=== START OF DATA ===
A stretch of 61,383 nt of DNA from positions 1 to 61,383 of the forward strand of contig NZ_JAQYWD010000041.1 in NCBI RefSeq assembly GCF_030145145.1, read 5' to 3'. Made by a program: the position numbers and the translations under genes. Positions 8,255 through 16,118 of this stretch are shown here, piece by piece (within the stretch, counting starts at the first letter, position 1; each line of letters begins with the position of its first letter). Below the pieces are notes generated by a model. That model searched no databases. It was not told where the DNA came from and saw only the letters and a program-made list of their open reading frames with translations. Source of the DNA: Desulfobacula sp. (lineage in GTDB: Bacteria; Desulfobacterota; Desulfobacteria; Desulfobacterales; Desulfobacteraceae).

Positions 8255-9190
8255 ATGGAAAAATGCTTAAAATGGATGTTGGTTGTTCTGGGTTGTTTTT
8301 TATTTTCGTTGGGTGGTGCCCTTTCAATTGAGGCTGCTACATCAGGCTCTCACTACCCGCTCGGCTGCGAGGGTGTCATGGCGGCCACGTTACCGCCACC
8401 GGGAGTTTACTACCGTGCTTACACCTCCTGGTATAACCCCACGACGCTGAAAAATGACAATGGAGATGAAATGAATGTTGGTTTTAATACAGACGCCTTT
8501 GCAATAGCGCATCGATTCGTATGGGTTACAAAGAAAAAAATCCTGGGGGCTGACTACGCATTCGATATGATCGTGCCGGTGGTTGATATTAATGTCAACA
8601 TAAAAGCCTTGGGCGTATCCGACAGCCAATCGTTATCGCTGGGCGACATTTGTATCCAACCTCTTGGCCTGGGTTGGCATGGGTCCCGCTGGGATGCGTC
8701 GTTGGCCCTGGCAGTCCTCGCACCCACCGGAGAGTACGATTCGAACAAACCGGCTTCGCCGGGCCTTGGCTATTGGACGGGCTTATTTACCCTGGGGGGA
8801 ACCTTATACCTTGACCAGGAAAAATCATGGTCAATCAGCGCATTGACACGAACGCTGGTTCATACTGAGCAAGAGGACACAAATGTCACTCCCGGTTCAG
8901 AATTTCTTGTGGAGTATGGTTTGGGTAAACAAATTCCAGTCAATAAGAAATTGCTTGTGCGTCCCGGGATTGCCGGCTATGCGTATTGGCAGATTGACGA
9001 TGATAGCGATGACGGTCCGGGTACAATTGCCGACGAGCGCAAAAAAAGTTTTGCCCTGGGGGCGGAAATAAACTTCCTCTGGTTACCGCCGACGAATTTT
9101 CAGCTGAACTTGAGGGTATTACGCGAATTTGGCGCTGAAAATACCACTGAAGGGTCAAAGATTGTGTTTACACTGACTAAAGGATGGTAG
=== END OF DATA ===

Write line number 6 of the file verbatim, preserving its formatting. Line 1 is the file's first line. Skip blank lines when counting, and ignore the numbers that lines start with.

8501 GCAATAGCGCATCGATTCGTATGGGTTACAAAGAAAAAAATCCTGGGGGCTGACTACGCATTCGATATGATCGTGCCGGTGGTTGATATTAATGTCAACA